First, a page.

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Leukemia. 2012 Jul;26(7):1462-70. doi: 10.1038/leu.2012.52. Epub 2012 Feb 22.

Selective FLT3 inhibition of FLT3-ITD+ acute myeloid leukaemia resulting in secondary D835Y mutation: a model for emerging clinical resistance patterns.

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  • 1Cancer Research UK Cancer Therapeutics Unit, Division of Cancer Therapeutics, The Institute of Cancer Research, Sutton, UK.

Abstract

Acquired resistance to selective FLT3 inhibitors is an emerging clinical problem in the treatment of FLT3-ITD(+) acute myeloid leukaemia (AML). The paucity of valid pre-clinical models has restricted investigations to determine the mechanism of acquired therapeutic resistance, thereby limiting the development of effective treatments. We generated selective FLT3 inhibitor-resistant cells by treating the FLT3-ITD(+) human AML cell line MOLM-13 in vitro with the FLT3-selective inhibitor MLN518, and validated the resistant phenotype in vivo and in vitro. The resistant cells, MOLM-13-RES, harboured a new D835Y tyrosine kinase domain (TKD) mutation on the FLT3-ITD(+) allele. Acquired TKD mutations, including D835Y, have recently been identified in FLT3-ITD(+) patients relapsing after treatment with the novel FLT3 inhibitor, AC220. Consistent with this clinical pattern of resistance, MOLM-13-RES cells displayed high relative resistance to AC220 and Sorafenib. Furthermore, treatment of MOLM-13-RES cells with AC220 lead to loss of the FLT3 wild-type allele and the duplication of the FLT3-ITD-D835Y allele. Our FLT3-Aurora kinase inhibitor, CCT137690, successfully inhibited growth of FLT3-ITD-D835Y cells in vitro and in vivo, suggesting that dual FLT3-Aurora inhibition may overcome selective FLT3 inhibitor resistance, in part due to inhibition of Aurora kinase, and may benefit patients with FLT3-mutated AML.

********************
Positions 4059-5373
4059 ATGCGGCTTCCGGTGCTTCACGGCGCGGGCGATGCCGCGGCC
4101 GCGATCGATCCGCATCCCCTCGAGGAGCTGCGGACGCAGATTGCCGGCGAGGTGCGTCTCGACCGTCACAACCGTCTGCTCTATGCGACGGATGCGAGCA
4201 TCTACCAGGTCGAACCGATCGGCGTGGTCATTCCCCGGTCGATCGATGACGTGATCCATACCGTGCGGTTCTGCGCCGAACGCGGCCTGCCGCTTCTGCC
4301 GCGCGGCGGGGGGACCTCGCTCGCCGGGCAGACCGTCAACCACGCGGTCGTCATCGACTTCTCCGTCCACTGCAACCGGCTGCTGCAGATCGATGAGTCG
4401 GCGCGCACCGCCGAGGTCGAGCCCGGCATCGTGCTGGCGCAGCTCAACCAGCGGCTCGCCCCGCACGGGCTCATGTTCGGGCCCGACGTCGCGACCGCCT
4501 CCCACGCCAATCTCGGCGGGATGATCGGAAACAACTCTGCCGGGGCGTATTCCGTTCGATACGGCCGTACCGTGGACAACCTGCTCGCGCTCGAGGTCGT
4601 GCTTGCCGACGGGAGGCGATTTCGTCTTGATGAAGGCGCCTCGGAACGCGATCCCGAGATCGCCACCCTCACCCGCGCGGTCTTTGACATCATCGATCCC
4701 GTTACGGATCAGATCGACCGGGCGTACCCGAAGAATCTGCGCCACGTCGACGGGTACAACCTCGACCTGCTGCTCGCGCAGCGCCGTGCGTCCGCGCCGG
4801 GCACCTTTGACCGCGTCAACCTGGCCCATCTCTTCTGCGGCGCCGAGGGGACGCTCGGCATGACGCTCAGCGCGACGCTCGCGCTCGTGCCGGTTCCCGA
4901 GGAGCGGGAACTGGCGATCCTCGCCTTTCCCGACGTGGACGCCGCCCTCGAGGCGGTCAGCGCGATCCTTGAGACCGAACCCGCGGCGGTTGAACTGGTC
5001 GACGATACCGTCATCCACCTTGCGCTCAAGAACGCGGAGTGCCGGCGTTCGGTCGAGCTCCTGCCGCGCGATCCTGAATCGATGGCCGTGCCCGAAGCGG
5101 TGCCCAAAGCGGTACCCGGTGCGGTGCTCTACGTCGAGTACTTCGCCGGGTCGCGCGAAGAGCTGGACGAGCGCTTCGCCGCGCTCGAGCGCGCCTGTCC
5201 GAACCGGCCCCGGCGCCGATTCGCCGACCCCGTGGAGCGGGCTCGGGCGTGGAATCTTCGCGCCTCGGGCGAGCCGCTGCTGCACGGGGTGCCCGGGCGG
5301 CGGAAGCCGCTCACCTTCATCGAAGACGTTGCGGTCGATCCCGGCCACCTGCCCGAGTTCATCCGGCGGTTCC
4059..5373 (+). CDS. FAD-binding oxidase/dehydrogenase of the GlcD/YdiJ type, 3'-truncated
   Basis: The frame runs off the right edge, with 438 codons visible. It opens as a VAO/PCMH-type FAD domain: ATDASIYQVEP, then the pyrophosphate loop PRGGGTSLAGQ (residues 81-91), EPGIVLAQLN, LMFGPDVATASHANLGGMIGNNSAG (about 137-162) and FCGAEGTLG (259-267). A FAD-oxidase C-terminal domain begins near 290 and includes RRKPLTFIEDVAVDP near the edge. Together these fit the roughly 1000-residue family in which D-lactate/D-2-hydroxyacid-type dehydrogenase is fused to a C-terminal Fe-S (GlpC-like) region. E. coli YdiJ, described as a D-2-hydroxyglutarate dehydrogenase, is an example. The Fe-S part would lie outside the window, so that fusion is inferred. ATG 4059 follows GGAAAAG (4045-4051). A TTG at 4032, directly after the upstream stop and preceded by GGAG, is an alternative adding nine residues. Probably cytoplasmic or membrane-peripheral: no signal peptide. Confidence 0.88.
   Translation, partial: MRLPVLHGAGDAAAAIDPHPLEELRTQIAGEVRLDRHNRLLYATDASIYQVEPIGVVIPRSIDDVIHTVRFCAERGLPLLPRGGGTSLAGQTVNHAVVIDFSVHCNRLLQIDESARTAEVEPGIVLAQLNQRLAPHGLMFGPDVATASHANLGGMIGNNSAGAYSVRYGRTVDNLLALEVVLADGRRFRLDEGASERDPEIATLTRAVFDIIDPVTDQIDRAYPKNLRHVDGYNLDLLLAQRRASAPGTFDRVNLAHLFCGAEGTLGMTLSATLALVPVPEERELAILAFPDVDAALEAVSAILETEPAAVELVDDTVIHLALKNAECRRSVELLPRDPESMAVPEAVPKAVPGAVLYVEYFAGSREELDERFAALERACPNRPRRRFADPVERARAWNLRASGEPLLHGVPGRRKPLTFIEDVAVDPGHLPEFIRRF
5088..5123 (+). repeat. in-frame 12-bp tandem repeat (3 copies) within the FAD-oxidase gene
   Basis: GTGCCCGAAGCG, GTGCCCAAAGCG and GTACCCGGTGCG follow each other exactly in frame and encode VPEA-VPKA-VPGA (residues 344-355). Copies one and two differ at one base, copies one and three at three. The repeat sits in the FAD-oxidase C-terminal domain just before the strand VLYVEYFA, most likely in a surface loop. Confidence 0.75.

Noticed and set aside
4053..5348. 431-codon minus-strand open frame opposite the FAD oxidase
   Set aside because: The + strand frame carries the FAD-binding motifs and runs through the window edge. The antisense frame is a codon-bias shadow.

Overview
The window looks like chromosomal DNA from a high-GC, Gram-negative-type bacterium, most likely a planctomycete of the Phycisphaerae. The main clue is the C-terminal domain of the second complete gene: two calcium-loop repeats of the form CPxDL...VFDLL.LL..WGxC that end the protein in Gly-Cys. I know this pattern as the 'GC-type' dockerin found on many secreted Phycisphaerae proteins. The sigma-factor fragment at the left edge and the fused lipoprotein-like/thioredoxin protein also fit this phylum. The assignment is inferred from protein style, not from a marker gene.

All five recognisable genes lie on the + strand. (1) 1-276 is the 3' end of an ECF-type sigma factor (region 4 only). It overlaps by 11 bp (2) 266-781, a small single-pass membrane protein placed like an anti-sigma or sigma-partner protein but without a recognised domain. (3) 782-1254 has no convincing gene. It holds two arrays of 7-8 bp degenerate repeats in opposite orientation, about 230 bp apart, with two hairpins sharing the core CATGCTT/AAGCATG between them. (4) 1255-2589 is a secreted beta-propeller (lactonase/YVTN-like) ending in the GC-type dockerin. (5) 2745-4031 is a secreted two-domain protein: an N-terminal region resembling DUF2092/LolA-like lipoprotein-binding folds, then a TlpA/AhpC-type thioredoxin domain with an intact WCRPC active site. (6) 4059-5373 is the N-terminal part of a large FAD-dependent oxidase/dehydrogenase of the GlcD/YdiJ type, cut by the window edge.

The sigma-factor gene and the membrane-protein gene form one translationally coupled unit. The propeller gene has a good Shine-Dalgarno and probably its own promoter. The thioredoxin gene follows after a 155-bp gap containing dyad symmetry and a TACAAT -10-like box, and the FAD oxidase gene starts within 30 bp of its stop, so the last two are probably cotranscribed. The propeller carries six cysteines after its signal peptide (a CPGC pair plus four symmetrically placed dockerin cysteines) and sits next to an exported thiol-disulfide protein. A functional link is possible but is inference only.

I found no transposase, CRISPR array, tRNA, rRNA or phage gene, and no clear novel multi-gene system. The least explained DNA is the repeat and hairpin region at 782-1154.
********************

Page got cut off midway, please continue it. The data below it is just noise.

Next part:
PMID:
22354205
[PubMed - indexed for MEDLINE]
PMCID:
PMC3523391
Free PMC Article

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